Disease- and Population-Specific Immunizations

Pertussis Vaccine: Receiving Tdap During Pregnancy

The Risks and Dangers of Pertussis

Pertussis is on the rise, and outbreaks are occurring across the United States. Infants are most at risk of contracting pertussis and having severe, potentially life-threatening complications from the infection. In fact, the incidence rate of pertussis among infants is higher than the rate in any other age group, and the majority of pertussis-related deaths occur in infants younger than 3 months of age.

Pertussis by the Numbers in 2014

28,660
Pertussis cases in the United States (18% increase from 2013)

6,951
Pertussis cases in California (other states reporting more than 1,000 pertussis cases were Colorado, Michigan, Ohio, Texas, and Wisconsin)

2,974
Pertussis cases in infants younger than 6 months of age (10.4% of all reported cases)

Keep Children on Track With Tdap
Vaccinations

It’s very important for children to get each of the five doses of the DTaP vaccine series on schedule so they will maintain their immunization throughout childhood.

Recommendation for the Tdap Vaccine

Public health efforts are focused on protecting infants until they are old enough to receive their own vaccines to build immunity against pertussis.

For this reason, pregnant women should receive a dose of the tetanus toxoid, reduced diphtheria toxoid, and acellular pertussis (Tdap) vaccine during every pregnancy, ideally between 27 and 36 weeks of gestation. By getting the Tdap vaccine during pregnancy, a mother builds antibodies that are transferred to her baby to provide protection against pertussis until the infant can start getting the diphtheria, tetanus, and pertussis (DTaP) vaccine at 2 months of age.

Safety of the Tdap Vaccine

The Tdap vaccine is safe for both mother and baby at any time during pregnancy, but vaccination is recommended between 27 and 36 weeks of gestation because the maternal immune response to the vaccine peaks approximately two weeks after administration. This recommended timing optimizes passive antibody transfer to the baby and provides the best protection at birth.

Effectiveness of the Tdap Vaccine

Early evidence shows that infants whose mothers are vaccinated with Tdap during pregnancy are less likely to develop pertussis during the critical first few months of life. One study from the United Kingdom suggests that up to 90% of infants are protected against pertussis when the mother is vaccinated during pregnancy.

Studies suggest that postpartum Tdap vaccination in women is not effective in reducing pertussis in infants 6 months of age or younger.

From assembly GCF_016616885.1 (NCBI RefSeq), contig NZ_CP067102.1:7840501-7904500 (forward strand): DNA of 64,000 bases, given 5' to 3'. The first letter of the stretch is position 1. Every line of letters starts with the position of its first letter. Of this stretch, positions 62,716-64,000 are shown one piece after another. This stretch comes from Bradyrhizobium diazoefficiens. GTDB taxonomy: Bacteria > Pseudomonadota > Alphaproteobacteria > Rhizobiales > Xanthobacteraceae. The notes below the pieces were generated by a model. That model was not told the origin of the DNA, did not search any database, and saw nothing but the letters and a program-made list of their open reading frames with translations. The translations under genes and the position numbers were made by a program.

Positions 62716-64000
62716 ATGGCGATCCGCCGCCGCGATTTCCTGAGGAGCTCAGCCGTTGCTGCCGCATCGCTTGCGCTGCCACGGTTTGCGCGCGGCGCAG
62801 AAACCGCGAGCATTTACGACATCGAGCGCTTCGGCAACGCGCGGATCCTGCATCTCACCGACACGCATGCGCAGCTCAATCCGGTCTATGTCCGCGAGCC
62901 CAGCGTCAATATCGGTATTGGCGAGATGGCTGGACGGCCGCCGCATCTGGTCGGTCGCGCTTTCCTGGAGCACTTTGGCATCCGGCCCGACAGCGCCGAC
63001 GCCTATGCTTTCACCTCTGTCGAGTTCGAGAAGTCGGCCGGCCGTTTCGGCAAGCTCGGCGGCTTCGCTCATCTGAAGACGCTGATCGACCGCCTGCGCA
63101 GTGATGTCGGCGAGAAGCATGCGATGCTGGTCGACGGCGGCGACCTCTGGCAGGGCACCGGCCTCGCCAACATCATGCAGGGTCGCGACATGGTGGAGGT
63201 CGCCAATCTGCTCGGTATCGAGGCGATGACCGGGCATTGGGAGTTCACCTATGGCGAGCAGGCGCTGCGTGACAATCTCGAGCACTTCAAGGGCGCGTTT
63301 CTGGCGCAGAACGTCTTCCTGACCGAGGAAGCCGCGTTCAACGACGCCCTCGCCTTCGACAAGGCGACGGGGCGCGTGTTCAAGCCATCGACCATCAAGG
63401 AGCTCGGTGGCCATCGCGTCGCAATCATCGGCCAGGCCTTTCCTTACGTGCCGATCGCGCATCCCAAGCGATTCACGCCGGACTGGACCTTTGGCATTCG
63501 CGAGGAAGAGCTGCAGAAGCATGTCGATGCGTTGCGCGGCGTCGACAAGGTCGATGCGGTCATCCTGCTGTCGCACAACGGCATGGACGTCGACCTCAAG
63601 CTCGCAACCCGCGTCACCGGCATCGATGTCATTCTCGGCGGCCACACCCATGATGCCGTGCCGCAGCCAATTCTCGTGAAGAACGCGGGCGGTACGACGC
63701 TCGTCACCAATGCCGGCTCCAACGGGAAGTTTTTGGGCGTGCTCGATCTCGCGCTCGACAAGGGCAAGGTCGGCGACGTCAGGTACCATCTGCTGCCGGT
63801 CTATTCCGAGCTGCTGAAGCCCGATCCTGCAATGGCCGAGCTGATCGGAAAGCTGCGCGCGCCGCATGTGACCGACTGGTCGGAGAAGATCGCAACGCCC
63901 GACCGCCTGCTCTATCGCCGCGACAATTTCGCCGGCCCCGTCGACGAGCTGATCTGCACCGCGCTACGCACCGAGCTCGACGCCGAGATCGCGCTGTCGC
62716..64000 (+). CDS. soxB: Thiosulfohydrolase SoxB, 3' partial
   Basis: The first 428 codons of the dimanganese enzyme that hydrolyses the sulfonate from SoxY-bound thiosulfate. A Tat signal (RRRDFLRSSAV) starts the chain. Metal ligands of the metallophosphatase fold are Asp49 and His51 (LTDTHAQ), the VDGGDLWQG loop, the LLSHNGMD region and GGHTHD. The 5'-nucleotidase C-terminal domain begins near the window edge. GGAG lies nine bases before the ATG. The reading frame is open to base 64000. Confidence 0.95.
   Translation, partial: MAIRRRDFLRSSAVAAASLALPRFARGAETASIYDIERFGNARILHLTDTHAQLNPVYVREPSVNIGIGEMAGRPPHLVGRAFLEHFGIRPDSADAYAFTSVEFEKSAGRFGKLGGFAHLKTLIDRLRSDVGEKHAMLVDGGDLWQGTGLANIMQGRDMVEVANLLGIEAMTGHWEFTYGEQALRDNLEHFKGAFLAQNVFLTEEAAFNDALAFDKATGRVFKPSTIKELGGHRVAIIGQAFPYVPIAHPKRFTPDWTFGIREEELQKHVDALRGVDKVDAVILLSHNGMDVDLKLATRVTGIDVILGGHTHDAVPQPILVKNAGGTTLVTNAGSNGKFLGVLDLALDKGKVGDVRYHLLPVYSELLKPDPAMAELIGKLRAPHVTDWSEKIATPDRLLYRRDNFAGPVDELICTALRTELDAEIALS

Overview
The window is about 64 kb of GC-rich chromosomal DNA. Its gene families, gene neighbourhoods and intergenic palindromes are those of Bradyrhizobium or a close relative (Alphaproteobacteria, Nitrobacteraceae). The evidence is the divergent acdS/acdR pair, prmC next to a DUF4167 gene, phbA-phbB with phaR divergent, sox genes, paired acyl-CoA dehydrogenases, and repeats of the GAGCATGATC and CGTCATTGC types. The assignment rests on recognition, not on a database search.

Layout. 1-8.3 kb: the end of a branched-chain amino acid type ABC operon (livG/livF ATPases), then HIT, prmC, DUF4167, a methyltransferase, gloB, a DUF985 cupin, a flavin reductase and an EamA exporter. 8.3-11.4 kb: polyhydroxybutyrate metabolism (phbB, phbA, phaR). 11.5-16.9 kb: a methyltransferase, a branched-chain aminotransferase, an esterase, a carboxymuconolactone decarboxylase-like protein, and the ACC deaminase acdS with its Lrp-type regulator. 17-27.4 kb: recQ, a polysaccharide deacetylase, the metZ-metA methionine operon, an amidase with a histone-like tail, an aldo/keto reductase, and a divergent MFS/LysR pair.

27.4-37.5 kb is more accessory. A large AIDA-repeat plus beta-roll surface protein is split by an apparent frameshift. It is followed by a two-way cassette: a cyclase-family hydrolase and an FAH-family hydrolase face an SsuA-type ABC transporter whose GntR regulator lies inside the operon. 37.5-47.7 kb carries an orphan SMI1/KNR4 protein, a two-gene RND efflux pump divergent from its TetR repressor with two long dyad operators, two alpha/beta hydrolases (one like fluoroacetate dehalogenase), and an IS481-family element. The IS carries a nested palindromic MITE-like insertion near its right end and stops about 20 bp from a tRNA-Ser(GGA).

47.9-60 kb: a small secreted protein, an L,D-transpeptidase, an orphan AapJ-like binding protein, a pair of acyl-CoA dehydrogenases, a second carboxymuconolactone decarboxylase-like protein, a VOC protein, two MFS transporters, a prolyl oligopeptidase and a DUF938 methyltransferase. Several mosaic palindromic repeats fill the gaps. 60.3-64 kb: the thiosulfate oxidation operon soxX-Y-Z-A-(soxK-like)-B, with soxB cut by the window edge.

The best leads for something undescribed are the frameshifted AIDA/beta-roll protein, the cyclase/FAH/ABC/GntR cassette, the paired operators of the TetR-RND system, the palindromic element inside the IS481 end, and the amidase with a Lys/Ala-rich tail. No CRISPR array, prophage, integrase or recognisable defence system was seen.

Talk to Your Pregnant Patients about Tdap Vaccine

Pregnant women should receive a dose of the tetanus toxoid, reduced diphtheria toxoid, and acellular pertussis (Tdap) vaccine during every pregnancy, ideally between 27 and 36 weeks of gestation.

Your pregnant patients turn to you as a trusted source for prenatal care. A strong recommendation from you is the single best predictor of vaccination that can help your patients’ children be born with protection against pertussis.

If a pregnant patient is unsure about getting the Tdap vaccine, consider using the SHARE mnemonic from the Centers for Disease Control and Prevention (CDC):

  • Share specific reasons why the Tdap vaccine is right for pregnant women during every pregnancy.
  • Highlight positive experiences (personal or in your practice) that reinforce the benefits of the Tdap vaccine.
  • Address your patient’s questions and concerns about the vaccine in plain, understandable language.
  • Remind your patient that vaccines protect her and her family from many other serious diseases.
  • Explain the potential costs of getting pertussis, especially for infants.

AAFP Resources

Adult Immunization Schedule
Recommendations from the AAFP and the Advisory Committee on Immunization Practices (ACIP) for the routine use of vaccines in adults in the United States

Whooping Cough(familydoctor.org)
Information for your patients from FamilyDoctor.org


CDC Resources

Pertussis (Whooping Cough) Materials(www.cdc.gov)
Free downloadable resources on pertussis developed by the CDC in collaboration with the AAFP and several other medical organizations. Includes materials for health care professionals and specific patient groups, such as pregnant women and parents of young children. Some materials are available in Spanish. 

Pregnancy and Whooping Cough: For Pregnant Women(www.cdc.gov)
Information for patients about getting the Tdap vaccine during pregnancy and other important ways parents can protect their baby from pertussis

AAFP Resources

Adult Immunization Schedule
Recommendations from the AAFP and the Advisory Committee on Immunization Practices (ACIP) for the routine use of vaccines in adults in the United States

Whooping Cough(familydoctor.org)
Information for your patients from FamilyDoctor.org


CDC Resources

Pertussis (Whooping Cough) Materials(www.cdc.gov)
Free downloadable resources on pertussis developed by the CDC in collaboration with the AAFP and several other medical organizations. Includes materials for health care professionals and specific patient groups, such as pregnant women and parents of young children. Some materials are available in Spanish. 

Pregnancy and Whooping Cough: For Pregnant Women(www.cdc.gov)
Information for patients about getting the Tdap vaccine during pregnancy and other important ways parents can protect their baby from pertussis